Support our mission
 
Francis Flaherty earned America’s highest honor for military valor in action on Dec. 7, 1941, while serving as a Navy ensign aboard the USS Oklahoma during the bombing of Pearl Harbor.
Francis Flaherty earned America’s highest honor for military valor in action on Dec. 7, 1941, while serving as a Navy ensign aboard the USS Oklahoma during the bombing of Pearl Harbor. (Defense POW/MIA Accounting Agency)

(Tribune News Service) — When Don Colizzi learned about Francis Flaherty, a Medal of Honor recipient from his town of Charlotte, Mich., he organized a fundraising drive in 2000 that raised $20,000 in six weeks to erect a memorial later that year outside the historic Eaton County Courthouse in Charlotte.

Flaherty earned America’s highest honor for military valor in action on Dec. 7, 1941, while serving as a Navy ensign aboard the USS Oklahoma during the bombing of Pearl Harbor.

On Saturday, Flaherty will be laid to rest between the graves of his parents at Charlotte’s Maple Hill Cemetery, nearly eight decades after his death. Colizzi will provide the eulogy.

“He was on the USS Oklahoma, and the ship got hit seven or eight times by torpedoes,” Colizzi said. “As it was flipping over, he held a flashlight and shined it on the corridor exit while he was knee-deep in water, and pushed a lot of guys toward the exit.”

Flaherty, who was 22 when he died, had only enlisted in July 1940. But his actions earned him several other medals, including the Purple Heart and the Combat Action Ribbon. The escort ship USS Flaherty (DE-135) was named in honor of him in 1943.

“He never made it out of the ship. He stayed there helping people, and that’s what earned him the Medal of Honor,” Colizzi said. “That made him a hero.”

Flaherty was initially buried at the National Memorial Cemetery of the Pacific in Hawaii, along with 400 other unidentified victims of the attack. But his body was finally identified with the aid of DNA technology in 2019. According to the Navy, remains are identified with help from DNA reference samples from family members as well as existing medical and dental records.

Flaherty’s heroism has become lore in his extended family, who made the decision to have him honored in his hometown of Charlotte.

“It was what we call a no-brainer to have Uncle Fran in his hometown,” said John Flaherty, Flaherty’s 79-year-old nephew.

Flaherty has had a cenotaph — a memorial that is sometimes in the form of an empty tomb — in the area since 1942, John said, as well as a memorial dedicated to him and the town’s other Medal of Honor recipient, Sgt. Michael Hudson. Hudson was a Marine who fought in the Civil War and helped protect the USS Brooklyn during the Battle of Mobile Bay in 1864. Originally from County Sligo in Ireland, Hudson died in Charlotte in 1891.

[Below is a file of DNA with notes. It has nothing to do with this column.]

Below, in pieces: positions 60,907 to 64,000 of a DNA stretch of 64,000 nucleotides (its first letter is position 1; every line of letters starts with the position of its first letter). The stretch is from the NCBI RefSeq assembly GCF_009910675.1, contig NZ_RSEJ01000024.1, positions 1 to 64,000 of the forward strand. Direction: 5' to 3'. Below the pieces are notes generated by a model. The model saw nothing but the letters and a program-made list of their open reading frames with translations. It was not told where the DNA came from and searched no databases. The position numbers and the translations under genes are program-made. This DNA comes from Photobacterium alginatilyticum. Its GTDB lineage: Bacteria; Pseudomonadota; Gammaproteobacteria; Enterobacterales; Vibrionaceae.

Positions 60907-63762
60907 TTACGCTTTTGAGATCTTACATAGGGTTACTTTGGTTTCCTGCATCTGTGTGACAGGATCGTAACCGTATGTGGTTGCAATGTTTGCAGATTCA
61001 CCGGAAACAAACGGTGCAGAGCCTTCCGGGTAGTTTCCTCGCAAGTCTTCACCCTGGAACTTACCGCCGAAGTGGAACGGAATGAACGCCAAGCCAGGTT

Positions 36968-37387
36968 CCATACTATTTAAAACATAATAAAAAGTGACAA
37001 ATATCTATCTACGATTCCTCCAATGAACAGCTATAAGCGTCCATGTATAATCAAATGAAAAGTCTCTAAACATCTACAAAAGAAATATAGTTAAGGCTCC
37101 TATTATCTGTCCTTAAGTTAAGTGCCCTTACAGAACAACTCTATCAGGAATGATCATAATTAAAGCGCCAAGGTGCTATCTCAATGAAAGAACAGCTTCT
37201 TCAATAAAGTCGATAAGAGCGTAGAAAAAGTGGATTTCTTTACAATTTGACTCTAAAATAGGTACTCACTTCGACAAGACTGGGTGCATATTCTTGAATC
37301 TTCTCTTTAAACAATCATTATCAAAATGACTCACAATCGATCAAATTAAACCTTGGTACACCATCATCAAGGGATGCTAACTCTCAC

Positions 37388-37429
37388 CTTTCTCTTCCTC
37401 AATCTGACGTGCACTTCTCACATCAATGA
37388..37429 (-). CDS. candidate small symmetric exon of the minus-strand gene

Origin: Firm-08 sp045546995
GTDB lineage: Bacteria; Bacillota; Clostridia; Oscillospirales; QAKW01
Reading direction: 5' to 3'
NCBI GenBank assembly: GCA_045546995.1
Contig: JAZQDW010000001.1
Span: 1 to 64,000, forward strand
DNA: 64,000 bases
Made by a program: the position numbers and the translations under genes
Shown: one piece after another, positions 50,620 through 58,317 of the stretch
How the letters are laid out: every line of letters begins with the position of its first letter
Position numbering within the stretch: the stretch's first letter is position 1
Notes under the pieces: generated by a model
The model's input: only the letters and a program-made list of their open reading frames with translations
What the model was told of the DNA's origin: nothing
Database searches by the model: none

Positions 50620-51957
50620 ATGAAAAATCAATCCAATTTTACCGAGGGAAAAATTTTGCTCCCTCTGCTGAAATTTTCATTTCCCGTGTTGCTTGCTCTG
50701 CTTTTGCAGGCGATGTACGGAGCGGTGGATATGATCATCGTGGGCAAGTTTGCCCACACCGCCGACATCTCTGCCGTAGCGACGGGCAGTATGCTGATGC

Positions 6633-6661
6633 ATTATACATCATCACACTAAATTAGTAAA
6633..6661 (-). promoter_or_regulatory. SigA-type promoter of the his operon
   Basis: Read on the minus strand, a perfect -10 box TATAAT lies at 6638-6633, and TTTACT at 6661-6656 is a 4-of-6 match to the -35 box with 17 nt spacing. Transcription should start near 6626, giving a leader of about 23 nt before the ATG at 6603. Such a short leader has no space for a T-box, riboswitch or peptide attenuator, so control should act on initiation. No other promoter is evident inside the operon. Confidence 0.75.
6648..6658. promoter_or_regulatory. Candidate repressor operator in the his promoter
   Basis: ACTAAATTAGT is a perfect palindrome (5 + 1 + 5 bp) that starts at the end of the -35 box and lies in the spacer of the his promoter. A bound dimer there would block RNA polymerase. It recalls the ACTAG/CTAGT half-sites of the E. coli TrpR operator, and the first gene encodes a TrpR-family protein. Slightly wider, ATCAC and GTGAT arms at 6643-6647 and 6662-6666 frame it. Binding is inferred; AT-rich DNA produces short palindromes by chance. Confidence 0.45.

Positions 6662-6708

There have been more than 3,500 Medal of Honor recipients, John noted, calling the odds “pretty low” to have two in Charlotte, which had about 9,300 residents in the 2020 Census.

Francis was one of three brothers and a half-sister who all grew up in Charlotte. According to family stories, Francis was famous for once taking inspiration from Argentine gauchos and crafting his own bolas, a throwing tool that uses weights on the end of lengths of rope or other cords to catch animals.

He fashioned his own by tying rocks to the end of some wire. But instead of catching cattle, as a bola is commonly used for, Francis managed to ensnare two power lines.

“It shut down the power in all of Eaton County for a good day, according to the family legend,” his nephew John said.

When their parents died within a few months of each other in 1932, the children were raised by their grandmother and an aunt.

“They also, in no small part, raised themselves,” John said. “It was a tough time, just coming out of the Depression, and they made it. They’re all heroes in my mind.”

The older John Flaherty, Francis’s brother, described the ensign as a great brother, the younger John said. It was Francis’ service and death that inspired the older John to join the Navy as well. When they were of age, both the younger John and his brother, Bob, followed suit.

Flaherty’s burial will take place at 11 a.m. at Maple Hill Cemetery, 801 Tully Brown Drive. It will follow a procession through town that will start at 10:30 am at Pray Funeral Home, 401 W. Seminary. Maple Hill Cemetery is also where Hudson is buried, according to cemetery records.

The city of Charlotte has been “exceptional” at making his family feel welcome as they bring Francis home, John said. The “outpouring of gratitude and good human nature” has made a huge difference as family members travel to Charlotte, he said.

John is coming from New Mexico. While in Michigan, he plans to meet with distant family members from around the state, all reunited over Francis’s return home.

Without the help of others, he said, it wouldn’t be quite the same to bring Francis back to Michigan. John said he was glad Charlotte recognized his “Uncle Fran” as a hero.

“We’re short on heroes today, so we’ve got to do everything we can to honor one when one comes along,” said Colizzi, the eulogizer.

kbouffard@detroitnews.com

(c)2021 The Detroit News

Visit The Detroit News at www.detnews.com

Distributed by Tribune Content Agency, LLC.

stars and stripes videos

around the web

Sign Up for Daily Headlines

Sign-up to receive a daily email of today’s top military news stories from Stars and Stripes and top news outlets from around the world.

Sign up